My war story (and others like it) may prove many things; among the things it doesn't prove is the lesson we unfortunately most often learn from such experiences, which is that sufficient skill and cunning, or just that certain "je ne sais quoi" that emanates from all true Aces, is sufficient to overcome risk. Most of us, after flying for a while in a variety of conditions and not being dead, are led, consciously or not, to the conclusion that we have "what it takes" to survive and therefore no longer need to worry. What we should understand instead from these experiences is that extreme good luck will offset the effect of extreme stupidity or extreme carelessness or both for as long as it lasts. A pilot who takes off in marginal conditions, gets blown back and lands in the trees without ill effect may accept this incident as proof of the invulnerability that results from truly awesome skill and cunning but most of the time what it proves is that the pilot was stupid and lucky. When you stop being lucky you will stop being awesome; you may also stop being alive.

Every aviation survey that I know of that compares accident rates with experience levels reaches what may seem like a counterintuitive result -- just as experience levels reach the point that represents mastery of the environment, accident rates go sharply up! This is generally understood to result from a natural tendency to relax one's vigilance once one has concluded that the environment can be mastered and is therefore no longer threatening. What is even more interesting is that these surveys show that, after reaching a peak at the point of basic mastery of the environment, accident rates taper off and are considerably lower for the most experienced pilots. A cynic can explain this by observing that a principle akin to Darwinism accounts for this by removing those with the worst judgment early in the process. What is more likely, however, is that, as the statistical consequences of large numbers take over with increasing experience, there is an increasingly small number of pilots that have not, at one time or another, suffered through a terrifying example of how close they regularly come to disaster. As the paragliding community in the United States approaches maturity, it is particularly important that we continue to think about the unavoidable danger of our sport.

Aviation consists of hurtling through the air in defiance of the law of gravity. The only thing that keeps gravity from taking over and killing the pilot is the continuing generation of lift. If lift ceases to be generated, the law of gravity takes immediate effect. If lift is not restored in time (often only a few seconds) the result is usually serious and can be fatal. In all aircraft, adequate lift is generated only while two conditions exist. First, the airfoil (wing in most cases) must retain essentially the shape it was designed to have; second, molecules of air must continue to pass over the airfoil at a sufficient rate to cause the generation of the required amount of lift. Paragliders are particularly at risk with respect to both conditions. A paraglider wing is less resistant to change in shape than any other kind of airfoil; also, the range of acceptable relative wind speeds for a paraglider is narrower than for most other airfoils, rendering it more susceptible to danger resulting from shifts in wind speed or direction.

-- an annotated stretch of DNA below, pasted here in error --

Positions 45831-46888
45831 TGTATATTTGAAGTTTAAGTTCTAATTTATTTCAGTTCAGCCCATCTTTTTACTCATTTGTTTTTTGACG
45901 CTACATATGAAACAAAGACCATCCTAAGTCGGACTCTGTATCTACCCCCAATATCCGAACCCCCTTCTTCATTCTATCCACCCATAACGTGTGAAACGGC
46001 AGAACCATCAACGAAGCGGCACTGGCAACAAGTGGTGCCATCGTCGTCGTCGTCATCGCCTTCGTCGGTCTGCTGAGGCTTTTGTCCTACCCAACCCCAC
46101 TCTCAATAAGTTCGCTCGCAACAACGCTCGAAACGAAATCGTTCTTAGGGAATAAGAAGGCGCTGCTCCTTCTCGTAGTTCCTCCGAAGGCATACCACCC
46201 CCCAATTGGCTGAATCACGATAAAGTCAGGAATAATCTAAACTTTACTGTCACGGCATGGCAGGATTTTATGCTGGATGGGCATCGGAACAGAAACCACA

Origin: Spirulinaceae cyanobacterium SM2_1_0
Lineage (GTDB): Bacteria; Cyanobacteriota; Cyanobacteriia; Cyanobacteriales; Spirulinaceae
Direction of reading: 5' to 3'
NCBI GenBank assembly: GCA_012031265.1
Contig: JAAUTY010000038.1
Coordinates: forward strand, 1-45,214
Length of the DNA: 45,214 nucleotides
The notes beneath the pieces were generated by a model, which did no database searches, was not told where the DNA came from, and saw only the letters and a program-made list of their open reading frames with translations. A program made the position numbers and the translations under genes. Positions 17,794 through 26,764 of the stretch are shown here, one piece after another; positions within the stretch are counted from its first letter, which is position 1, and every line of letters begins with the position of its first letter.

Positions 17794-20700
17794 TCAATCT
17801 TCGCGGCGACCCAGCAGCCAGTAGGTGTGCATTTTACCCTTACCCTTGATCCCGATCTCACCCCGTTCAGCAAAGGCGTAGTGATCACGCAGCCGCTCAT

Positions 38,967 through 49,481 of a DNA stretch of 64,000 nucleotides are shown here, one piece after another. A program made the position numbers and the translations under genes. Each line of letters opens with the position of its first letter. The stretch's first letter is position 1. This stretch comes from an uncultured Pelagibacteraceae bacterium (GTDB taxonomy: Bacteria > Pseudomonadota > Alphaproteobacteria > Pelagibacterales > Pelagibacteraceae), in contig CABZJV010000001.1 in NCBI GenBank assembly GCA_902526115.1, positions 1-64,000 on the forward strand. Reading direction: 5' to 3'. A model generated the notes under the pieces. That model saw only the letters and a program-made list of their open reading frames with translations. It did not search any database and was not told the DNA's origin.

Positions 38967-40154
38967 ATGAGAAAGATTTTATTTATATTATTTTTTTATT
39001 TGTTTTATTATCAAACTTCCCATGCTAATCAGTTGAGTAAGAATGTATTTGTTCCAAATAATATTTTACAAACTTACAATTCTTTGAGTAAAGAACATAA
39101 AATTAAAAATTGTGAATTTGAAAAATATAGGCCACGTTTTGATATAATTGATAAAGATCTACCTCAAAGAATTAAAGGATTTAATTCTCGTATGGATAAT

What all of this means is that paragliding cannot be made safe by a sufficient amount of skill. In a thirty knot headwind, the most skilled pilot in the history of paragliding will still be going backwards. A pilot who runs into a dust devil on landing approach is going to get a collapse and will very likely crash. There are simply conditions that can be mastered by paragliders only by staying away from them. More important still, many conditions that are unflyable are also unpredictable. With all of the weather lore and pseudo-lore that one hears at launch sites, all of us are regularly surprised by weather conditions encountered after we are airborne. On a ridge that is predictably soarable in any wind over seven or eight knots, I have in less than three minutes gone from just barely able to maintain altitude to unable to penetrate and this happened during what is commonly referred to as evening glass off, not during a period of foreseeable development.